The Art of Client Retention

Property management has vast challenges, but retention of clients in the current financial and fast-moving environment takes hard work, and attention to detail. 
 
Clive Winton is now in his tenth year with Crabtree, and to date his portfolio of clients remains intact from when he was first appointed as their property manager. 
 
How has he achieved this?  This is Clive’s story
 
Clive worked in the city for 36 years. His involvement in property management started as a Finance Director in the property where he lived, spanning eleven of his 23 years in residence in a block of 120 flats in North West London. He was not only successful in this role but found it enjoyable. So, when in 2009 a former fellow Director suggested he should get into property management professionally, Clive wasn’t entirely surprised by that idea. 
 
In the beginning
 
Around that time Crabtree was experiencing huge growth, and on the hunt for property managers to expand their team. Clive approached Crabtree, swiftly followed by an interview, but was told that whilst they were interested in him, he would need to work towards being AIRPM qualified. He decided to undertake the training at home; he passed the exam with distinction.
 
In 2010 Clive began his longstanding career with Crabtree. Using his knowledge and experience of being a Director for an RMC, he could see things from both the client’s perspective, and the property manager’s standpoint. To this day Clive advocates that is a major factor when it comes to client retention, and resident happiness. Within two years he had taken, and passed the MIRPM qualification exam.

From listening to Clive talk about his day, his enthusiasm is infectious, but it comes with gritty realism; a down-to earth approach is most definitely required to be successful, and at the core of everything he does is his skill as a great listener. Clive clearly treats every client as they are the only one that he has.
 
Drill down further and it’s easy to see why he has never lost a customer (in no particular order):
 

  • Going down to site – know your customers
  • Knowing your finances – what budget is available?
  • Familiarity – make friends with both the Directors and residents and to be there when they need you
  • Awareness of current regulations and H&S practices 
  • Being proactive with feedback – tomorrow is always too late! 
  • Taking responsibility for the property – acting quickly - “just get it done”! 
  • Not wasting time, if waiting for quotes to come in for works to be done is going to slow the process up, go with the quote you’ve got. 
  • Continuity – don’t be good at what you do most of the time – customers expect it all of the time.

Clive explained why he enjoyed his job. 
 
He likes to build solid relationships with the Directors, the RMC and the residents, and that means getting out, meeting regularly with people and really listening to them. He believes that being of a  more mature age is a definite bonus when it comes to building these relationships. Most Directors of the RMCs he looks after are of a similar age to Clive, and with that comes a certain respect that some younger property managers can struggle with at times. Familiarity is key, Clive says (quite rightly) that the last thing a resident wants to hear either on the phone, or at an AGM is “I don’t know your property”. It happens in the property world, but not in Clive’s world. Know your site, is a mantra Clive lives by, and continuity makes the job a whole lot easier. Whilst having been a Director gives Clive more of an insight into dealing with negotiations or difficult customers, Clive still believes that it takes years of experience to gain trust and respect.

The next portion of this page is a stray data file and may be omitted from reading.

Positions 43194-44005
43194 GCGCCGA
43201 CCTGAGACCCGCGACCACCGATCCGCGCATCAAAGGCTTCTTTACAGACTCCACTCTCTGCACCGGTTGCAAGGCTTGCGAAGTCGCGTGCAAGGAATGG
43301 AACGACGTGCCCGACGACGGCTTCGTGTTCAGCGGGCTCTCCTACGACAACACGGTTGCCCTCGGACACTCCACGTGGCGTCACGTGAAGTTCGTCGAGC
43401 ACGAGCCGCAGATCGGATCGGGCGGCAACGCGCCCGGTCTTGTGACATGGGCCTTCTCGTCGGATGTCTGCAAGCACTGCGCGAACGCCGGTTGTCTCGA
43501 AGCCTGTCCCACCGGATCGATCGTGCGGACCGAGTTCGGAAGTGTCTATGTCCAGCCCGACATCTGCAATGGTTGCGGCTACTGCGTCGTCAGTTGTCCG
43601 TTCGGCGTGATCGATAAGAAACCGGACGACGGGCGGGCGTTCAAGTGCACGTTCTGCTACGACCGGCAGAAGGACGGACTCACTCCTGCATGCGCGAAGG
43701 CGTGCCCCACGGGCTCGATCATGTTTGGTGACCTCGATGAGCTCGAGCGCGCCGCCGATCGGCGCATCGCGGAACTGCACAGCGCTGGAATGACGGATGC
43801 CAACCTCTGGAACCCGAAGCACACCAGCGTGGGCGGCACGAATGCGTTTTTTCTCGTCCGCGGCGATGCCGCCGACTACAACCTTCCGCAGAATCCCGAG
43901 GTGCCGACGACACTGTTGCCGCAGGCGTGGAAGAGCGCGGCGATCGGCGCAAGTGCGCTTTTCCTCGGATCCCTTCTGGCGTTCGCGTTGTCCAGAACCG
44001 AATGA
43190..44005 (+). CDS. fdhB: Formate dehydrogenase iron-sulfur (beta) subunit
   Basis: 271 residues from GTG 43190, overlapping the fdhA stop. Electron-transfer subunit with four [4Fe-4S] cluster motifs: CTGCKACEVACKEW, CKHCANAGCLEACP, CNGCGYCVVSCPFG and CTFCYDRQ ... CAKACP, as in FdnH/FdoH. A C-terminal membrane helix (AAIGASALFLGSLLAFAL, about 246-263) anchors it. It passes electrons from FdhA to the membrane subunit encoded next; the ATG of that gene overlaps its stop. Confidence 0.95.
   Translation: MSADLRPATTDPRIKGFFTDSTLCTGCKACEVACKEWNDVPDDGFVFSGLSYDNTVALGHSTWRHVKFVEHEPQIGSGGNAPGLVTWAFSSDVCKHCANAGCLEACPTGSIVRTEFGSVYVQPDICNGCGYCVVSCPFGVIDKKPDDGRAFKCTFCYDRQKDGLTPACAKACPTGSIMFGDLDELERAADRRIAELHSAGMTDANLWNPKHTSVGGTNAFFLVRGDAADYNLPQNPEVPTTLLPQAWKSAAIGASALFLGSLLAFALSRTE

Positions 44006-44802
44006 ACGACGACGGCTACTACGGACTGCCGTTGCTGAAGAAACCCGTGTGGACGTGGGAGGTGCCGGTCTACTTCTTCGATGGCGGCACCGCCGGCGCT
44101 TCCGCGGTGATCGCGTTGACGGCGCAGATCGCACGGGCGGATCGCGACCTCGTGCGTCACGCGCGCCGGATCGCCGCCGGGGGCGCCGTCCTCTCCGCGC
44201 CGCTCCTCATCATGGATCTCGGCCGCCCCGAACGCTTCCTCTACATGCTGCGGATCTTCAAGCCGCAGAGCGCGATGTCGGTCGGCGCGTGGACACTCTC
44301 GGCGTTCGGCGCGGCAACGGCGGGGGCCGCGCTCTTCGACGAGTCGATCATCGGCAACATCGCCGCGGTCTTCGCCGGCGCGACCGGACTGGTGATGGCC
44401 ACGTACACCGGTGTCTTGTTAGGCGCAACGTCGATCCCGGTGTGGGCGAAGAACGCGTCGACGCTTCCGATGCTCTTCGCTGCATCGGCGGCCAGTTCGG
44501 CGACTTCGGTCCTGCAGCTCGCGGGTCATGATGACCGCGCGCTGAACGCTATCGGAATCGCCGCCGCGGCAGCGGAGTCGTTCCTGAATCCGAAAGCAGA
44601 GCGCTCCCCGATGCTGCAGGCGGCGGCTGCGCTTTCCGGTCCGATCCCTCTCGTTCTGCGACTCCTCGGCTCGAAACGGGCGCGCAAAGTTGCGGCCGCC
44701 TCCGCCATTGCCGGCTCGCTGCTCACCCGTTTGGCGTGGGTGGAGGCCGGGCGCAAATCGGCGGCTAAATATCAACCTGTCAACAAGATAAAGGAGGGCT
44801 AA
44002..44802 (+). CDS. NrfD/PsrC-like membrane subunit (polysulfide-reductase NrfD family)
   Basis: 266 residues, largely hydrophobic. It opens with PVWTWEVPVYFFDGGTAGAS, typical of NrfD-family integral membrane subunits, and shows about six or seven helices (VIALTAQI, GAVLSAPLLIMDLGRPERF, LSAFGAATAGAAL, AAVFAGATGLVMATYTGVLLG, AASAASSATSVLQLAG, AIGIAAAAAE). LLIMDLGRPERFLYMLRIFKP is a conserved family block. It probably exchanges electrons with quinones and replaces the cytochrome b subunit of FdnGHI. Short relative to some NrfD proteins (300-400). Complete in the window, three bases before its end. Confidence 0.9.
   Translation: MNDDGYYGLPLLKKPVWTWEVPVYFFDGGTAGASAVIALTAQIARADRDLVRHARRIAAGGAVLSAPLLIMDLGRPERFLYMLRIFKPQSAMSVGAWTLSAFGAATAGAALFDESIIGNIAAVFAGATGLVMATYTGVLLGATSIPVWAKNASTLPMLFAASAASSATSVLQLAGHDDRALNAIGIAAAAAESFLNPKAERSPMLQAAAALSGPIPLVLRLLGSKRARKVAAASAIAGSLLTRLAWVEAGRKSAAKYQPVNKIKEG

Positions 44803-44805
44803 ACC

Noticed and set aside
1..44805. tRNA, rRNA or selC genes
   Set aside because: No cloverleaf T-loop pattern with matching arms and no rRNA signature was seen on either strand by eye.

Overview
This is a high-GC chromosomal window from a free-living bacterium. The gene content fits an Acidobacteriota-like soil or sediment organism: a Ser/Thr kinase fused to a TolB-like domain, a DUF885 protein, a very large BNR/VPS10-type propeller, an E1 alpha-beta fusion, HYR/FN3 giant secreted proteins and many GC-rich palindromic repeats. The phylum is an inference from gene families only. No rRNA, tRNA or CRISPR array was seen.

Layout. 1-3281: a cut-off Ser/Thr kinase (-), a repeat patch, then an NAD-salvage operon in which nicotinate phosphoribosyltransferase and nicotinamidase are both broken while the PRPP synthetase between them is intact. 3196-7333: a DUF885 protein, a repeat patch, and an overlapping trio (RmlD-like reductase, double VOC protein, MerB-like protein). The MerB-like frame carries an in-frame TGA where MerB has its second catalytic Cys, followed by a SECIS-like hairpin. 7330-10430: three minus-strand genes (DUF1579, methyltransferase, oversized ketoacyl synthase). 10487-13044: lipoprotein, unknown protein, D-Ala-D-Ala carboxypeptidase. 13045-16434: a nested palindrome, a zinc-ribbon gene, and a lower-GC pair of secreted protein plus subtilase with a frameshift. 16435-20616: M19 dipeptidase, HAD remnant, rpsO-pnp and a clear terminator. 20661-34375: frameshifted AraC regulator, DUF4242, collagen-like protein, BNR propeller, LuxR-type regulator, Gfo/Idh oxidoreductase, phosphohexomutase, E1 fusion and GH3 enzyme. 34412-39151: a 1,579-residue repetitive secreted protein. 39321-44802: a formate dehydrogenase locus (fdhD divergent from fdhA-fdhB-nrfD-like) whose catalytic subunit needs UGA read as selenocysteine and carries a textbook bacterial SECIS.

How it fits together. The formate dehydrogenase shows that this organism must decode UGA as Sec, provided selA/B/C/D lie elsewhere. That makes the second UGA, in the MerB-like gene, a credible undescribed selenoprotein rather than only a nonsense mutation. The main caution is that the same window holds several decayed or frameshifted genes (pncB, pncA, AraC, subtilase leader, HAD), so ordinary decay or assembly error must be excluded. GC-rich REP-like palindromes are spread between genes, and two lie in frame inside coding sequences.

He believes that the lease document is most important and needs to be completely understood before any project commences. Some lease documents (as Clive has found out in the past) can contain very unusual clauses. One such lease, that he pulled out from his multitude of files to show me was from 1976. A snapshot from this section of the document states: “the tenant is not to nurse or permit to be nursed any case of notifiable infectious or contagious illness in the flat without the previous consent in writing of the Lessor”.
 
He likes being in control and keeping on top of budget management. Again, it comes back to his mantra; “Know your client, know your property, know your finances”. Clive keeps track of all financials via hand written ledger books, because he says that’s how he managed the service charge budget at his own block of flats when he was a Director, and what worked for him then also works for him now. Underneath his desk is a mountain of carefully stored ledger books which contain in-depth records of every penny spent by his clients whilst under his stewardship during the time he’s been with Crabtree. Whilst he also uses the online management system, he still believes this method, whilst a tad old fashioned (as he’s happy to admit), works for him. Plus, his ledger books never need a reboot. Fair point Clive, can’t argue with that. 
 
There’s a lot to be said for experience that’s for sure.

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